Daily Archives: August 3, 2011

上湯龍蝦伊麵 Lobster Yee Mein (Lobster Noodles)

We were watching Master Chef the other night, and the challenge was to cook a live lobster.  As I was watching, I thought about what I’d do if I were in the contest.  I watched each contestant carefully to see how they dealt with the necessary evil – killing the lobster.

When it comes to preparing a live lobster, there are a few different schools of thought.  The traditional Chinese way emphasizes the taste and cleanliness of the lobster, and calls for a process known as “releasing the ‘urine” by poking the chopstick or thin stick into the rear end of the lobster to release some murky liquid (there is usually a good amount). This is supposed to remove undesirable smell and taste. This method seems somewhat cruel, and the grounds for doing so is somewhat shaky given that most people in the world do not kill lobsters this way but that doesn’t seem to affect the taste for them.

If you are squeamish about the whole thing, there are more humane methods that may be considered, such as quickly cutting the lobster in the head right behind the eyes, or simply dropping the whole lobster, head first, into a pot of boiling water. The second approach though, really limits the way that you are cooking your lobster as you are forced to cook the lobster by boiling. For example, it will not really work with the recipe that is shown here as we would like to use high heat to cook the lobster quickly with a bit of oil as the first step. The other issue is that you do not really have an opportunity to thoroughly clean the lobster before cooking.

Ultimately, I chose to use the traditional Chinese approach when making this dish, with a small modification. I heard that low temperatures can help desensitize the lobster significantly or maybe even knocking it out. So, what I did was to put the lobster in the freezer for a while (about 20 minutes), before proceeding with the preparation.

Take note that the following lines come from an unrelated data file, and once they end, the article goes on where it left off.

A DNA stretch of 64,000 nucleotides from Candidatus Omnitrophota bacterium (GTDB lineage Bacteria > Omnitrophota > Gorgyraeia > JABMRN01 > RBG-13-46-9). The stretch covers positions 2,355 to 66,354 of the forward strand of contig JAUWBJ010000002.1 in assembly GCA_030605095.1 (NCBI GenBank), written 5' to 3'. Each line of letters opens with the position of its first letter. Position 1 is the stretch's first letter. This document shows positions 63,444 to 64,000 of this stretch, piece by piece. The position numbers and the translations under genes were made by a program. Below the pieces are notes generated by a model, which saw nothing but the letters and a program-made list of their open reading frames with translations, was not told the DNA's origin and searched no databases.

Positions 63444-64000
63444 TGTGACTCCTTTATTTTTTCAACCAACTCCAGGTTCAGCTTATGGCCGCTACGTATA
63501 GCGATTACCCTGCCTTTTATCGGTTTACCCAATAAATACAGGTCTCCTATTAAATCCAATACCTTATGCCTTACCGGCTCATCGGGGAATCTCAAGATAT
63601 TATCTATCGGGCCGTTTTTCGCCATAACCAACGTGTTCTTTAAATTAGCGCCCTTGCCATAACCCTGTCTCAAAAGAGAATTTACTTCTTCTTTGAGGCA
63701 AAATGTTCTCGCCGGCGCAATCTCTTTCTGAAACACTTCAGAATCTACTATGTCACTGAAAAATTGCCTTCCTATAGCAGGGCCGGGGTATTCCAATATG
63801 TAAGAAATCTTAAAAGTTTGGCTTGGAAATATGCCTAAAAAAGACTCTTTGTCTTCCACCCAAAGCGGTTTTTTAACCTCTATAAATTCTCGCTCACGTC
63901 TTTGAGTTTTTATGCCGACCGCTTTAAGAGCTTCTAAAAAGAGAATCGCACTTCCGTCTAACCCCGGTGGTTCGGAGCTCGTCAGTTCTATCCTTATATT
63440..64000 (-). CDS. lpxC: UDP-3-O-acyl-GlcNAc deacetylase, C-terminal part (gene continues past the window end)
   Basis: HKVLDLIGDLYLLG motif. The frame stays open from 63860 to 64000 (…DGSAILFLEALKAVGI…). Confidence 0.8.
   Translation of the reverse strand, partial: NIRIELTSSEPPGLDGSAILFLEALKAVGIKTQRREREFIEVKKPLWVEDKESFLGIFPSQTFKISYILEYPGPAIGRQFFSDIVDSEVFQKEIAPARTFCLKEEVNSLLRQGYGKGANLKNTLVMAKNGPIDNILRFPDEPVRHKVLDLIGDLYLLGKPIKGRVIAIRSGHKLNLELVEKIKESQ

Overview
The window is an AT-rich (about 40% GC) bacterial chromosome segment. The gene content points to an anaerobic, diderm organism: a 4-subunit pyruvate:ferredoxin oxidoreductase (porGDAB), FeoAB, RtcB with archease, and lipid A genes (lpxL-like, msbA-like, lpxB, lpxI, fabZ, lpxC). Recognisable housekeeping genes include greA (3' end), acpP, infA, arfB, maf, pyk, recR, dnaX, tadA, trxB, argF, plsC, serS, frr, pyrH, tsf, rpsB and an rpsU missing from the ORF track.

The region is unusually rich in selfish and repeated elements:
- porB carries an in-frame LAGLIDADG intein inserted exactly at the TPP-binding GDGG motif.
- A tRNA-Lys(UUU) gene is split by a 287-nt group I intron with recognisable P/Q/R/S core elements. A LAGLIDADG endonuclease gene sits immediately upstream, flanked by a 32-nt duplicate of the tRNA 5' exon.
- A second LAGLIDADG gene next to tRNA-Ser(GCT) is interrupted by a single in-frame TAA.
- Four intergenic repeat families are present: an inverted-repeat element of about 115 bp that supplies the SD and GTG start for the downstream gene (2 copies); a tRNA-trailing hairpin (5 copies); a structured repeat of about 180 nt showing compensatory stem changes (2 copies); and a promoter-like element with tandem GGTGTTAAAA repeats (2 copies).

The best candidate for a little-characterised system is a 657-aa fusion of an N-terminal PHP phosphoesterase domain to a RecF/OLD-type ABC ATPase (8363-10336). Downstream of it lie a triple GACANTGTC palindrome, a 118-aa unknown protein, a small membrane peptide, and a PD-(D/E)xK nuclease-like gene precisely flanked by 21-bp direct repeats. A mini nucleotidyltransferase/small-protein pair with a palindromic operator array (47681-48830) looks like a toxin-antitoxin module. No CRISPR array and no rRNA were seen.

• 1 lobster (about 1.5 lb)
  • 1 brick of Yi Mein/Longevity noodles/or Sau mein
  • 1 tablespoon corn starch
  • 1/2 teaspoon white pepper
  • 6 slices ginger
  • 2 stalk scallions/green onion, cut into 1 inch pieces
  • 1 can of chicken broth
  • 1 tablespoon cooking wine
  • 1 tablespoon sesame oil


  1. Cut off tail and claws. Crack claws using the back of the large knife (to help seasonings enter the meat).  Cut tail into bite-sized chunks. Thoroughly clean all pieces using a small brush and water. Sometimes, you see dark green/black intestines that run through the length lobster. Make sure you discard that and rinse thoroughly. Finally, use paper towels to dry the lobster pieces and dust them with corn starch.
  2. Cook the noodles in a pot of boiling water for 1 minute, drain and set aside.
  3. Heat oil in a wok over high heat. Add ginger and part of the scallions, stir fry until fragant.  Add lobster pieces (except head) to wok and stir-fry for about 2 minutes, until the shell starts to turn orange.  The lobster should only be lightly cooked at this point. Remove lobsters from skillet.
  4. Heat oil in a skillet over medium-high heat. Add noodles and chicken broth.  Bring to to boil, add lobster head.  When it boils again, cover and simmer for 2 minutes.
  5. Turn the heat to high, add lobster pieces to cook together with broth and noodles.  Cover, cook for 3 minutes or until everything is cooked through.  Add remaining scallions, white pepper and cooking wine and drizzle sesame oil. Mix everything well and cook for another short while (10-20 seconds) and it’s ready!

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